Format

Send to

Choose Destination
Gastroenterology. 2017 Sep;153(3):743-752. doi: 10.1053/j.gastro.2017.05.043. Epub 2017 Jun 1.

Effects of Dietary Fructose Restriction on Liver Fat, De Novo Lipogenesis, and Insulin Kinetics in Children With Obesity.

Author information

1
Touro University California College of Osteopathic Medicine, Vallejo, California; Department of Medicine, Division of Endocrinology, University of California, San Francisco, Zuckerberg San Francisco General Hospital, San Francisco, California. Electronic address: Jean-Marc.Schwarz@tu.edu.
2
Department of Radiology and Biomedical Imaging, University of California, San Francisco, San Francisco, California.
3
Department of Pediatrics, University of California, San Francisco, Benioff Children's Hospital, San Francisco, California.
4
Department of Medicine, Division of Endocrinology, University of California, San Francisco, Zuckerberg San Francisco General Hospital, San Francisco, California.
5
Clinical and Translational Science Institute Clinical Research Service, University of California, San Francisco, San Francisco, California.
6
Touro University California College of Osteopathic Medicine, Vallejo, California.
7
Touro University California College of Osteopathic Medicine, Vallejo, California; Department of Medicine, Division of Endocrinology, University of California, San Francisco, Zuckerberg San Francisco General Hospital, San Francisco, California.
8
Department of Internal Medicine, Washington University School of Medicine, St Louis, Missouri.

Abstract

BACKGROUND & AIMS:

Consumption of sugar is associated with obesity, type 2 diabetes mellitus, nonalcoholic fatty liver disease, and cardiovascular disease. The conversion of fructose to fat in liver (de novo lipogenesis [DNL]) may be a modifiable pathogenetic pathway. We determined the effect of 9 days of isocaloric fructose restriction on DNL, liver fat, visceral fat (VAT), subcutaneous fat, and insulin kinetics in obese Latino and African American children with habitual high sugar consumption (fructose intake >50 g/d).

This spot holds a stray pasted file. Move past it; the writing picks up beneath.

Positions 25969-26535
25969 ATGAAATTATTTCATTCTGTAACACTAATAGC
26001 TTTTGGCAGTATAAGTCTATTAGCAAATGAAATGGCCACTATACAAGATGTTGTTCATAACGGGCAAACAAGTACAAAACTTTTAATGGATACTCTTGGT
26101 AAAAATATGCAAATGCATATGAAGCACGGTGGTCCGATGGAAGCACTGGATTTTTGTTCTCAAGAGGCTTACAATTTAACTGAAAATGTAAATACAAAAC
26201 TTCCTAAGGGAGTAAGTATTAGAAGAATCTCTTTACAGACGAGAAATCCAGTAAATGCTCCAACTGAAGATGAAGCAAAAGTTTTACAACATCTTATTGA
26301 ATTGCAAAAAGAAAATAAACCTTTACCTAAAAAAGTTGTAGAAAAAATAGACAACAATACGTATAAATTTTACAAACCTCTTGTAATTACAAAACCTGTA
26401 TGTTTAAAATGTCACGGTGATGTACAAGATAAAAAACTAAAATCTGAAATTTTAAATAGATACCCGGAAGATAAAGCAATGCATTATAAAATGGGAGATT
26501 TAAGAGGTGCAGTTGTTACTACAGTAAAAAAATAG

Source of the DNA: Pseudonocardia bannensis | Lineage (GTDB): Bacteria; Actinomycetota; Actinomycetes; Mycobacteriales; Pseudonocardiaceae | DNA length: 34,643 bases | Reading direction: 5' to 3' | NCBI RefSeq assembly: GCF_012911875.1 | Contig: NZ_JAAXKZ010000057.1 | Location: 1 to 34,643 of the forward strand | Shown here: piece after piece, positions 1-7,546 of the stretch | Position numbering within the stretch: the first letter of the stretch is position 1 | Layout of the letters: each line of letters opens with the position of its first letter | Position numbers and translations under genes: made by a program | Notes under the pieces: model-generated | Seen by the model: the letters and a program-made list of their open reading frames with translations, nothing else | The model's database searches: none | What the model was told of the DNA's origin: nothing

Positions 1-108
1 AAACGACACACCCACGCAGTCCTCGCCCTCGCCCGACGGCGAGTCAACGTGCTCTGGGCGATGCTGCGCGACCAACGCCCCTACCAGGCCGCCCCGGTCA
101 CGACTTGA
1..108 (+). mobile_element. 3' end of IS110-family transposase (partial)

METHODS:

Children (9-18 years old; n = 41) had all meals provided for 9 days with the same energy and macronutrient composition as their standard diet, but with starch substituted for sugar, yielding a final fructose content of 4% of total kilocalories. Metabolic assessments were performed before and after fructose restriction. Liver fat, VAT, and subcutaneous fat were determined by magnetic resonance spectroscopy and imaging. The fractional DNL area under the curve value was measured using stable isotope tracers and gas chromatography/mass spectrometry. Insulin kinetics were calculated from oral glucose tolerance tests. Paired analyses compared change from day 0 to day 10 within each child.

RESULTS:

Compared with baseline, on day 10, liver fat decreased from a median of 7.2% (interquartile range [IQR], 2.5%-14.8%) to 3.8% (IQR, 1.7%-15.5%) (P < .001) and VAT decreased from 123 cm3 (IQR, 85-145 cm3) to 110 cm3 (IQR, 84-134 cm3) (P < .001). The DNL area under the curve decreased from 68% (IQR, 46%-83%) to 26% (IQR, 16%-37%) (P < .001). Insulin kinetics improved (P < .001). These changes occurred irrespective of baseline liver fat.

CONCLUSIONS:

Short-term (9 days) isocaloric fructose restriction decreased liver fat, VAT, and DNL, and improved insulin kinetics in children with obesity. These findings support efforts to reduce sugar consumption. ClinicalTrials.gov Number: NCT01200043.

KEYWORDS:

Dietary Treatment; NAFLD; Overweight; Pediatric

Comment in

PMID:
28579536
PMCID:
PMC5813289
DOI:
10.1053/j.gastro.2017.05.043
[Indexed for MEDLINE]
Free PMC Article

Supplemental Content

Full text links

Icon for Elsevier Science Icon for PubMed Central
Loading ...
Support Center